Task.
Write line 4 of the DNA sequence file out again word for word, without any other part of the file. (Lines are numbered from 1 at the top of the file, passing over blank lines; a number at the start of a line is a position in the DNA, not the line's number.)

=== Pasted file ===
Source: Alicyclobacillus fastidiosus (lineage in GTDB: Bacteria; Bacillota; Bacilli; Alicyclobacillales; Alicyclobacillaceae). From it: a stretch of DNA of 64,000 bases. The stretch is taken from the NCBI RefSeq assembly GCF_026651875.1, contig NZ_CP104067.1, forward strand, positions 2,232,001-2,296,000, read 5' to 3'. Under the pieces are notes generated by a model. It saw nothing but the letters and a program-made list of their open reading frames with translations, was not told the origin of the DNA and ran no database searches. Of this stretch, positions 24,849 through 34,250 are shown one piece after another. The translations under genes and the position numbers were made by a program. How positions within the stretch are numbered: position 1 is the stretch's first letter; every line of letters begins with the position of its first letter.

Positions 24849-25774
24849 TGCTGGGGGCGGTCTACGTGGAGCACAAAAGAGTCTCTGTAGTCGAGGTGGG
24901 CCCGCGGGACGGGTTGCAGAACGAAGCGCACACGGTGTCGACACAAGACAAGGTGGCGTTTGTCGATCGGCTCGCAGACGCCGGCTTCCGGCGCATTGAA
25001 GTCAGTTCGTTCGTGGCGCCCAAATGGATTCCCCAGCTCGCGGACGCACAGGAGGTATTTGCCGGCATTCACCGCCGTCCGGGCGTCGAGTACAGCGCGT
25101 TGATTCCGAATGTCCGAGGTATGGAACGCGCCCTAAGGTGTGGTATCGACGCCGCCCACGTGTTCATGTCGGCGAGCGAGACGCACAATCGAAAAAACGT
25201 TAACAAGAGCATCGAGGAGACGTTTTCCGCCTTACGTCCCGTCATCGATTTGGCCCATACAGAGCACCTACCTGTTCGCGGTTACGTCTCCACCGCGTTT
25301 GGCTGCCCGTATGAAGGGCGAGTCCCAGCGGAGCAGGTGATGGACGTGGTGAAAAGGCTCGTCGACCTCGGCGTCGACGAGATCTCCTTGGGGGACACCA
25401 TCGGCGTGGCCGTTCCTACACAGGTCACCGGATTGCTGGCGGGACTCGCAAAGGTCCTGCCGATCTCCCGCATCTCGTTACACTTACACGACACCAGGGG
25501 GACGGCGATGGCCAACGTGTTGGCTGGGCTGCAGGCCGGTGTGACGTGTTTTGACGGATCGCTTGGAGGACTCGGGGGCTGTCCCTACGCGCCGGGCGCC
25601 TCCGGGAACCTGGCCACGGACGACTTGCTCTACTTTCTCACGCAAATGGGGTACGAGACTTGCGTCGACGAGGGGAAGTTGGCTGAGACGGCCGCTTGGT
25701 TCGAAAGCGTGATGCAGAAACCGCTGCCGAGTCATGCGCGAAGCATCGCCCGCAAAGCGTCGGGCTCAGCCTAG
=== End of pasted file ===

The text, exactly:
24901 CCCGCGGGACGGGTTGCAGAACGAAGCGCACACGGTGTCGACACAAGACAAGGTGGCGTTTGTCGATCGGCTCGCAGACGCCGGCTTCCGGCGCATTGAA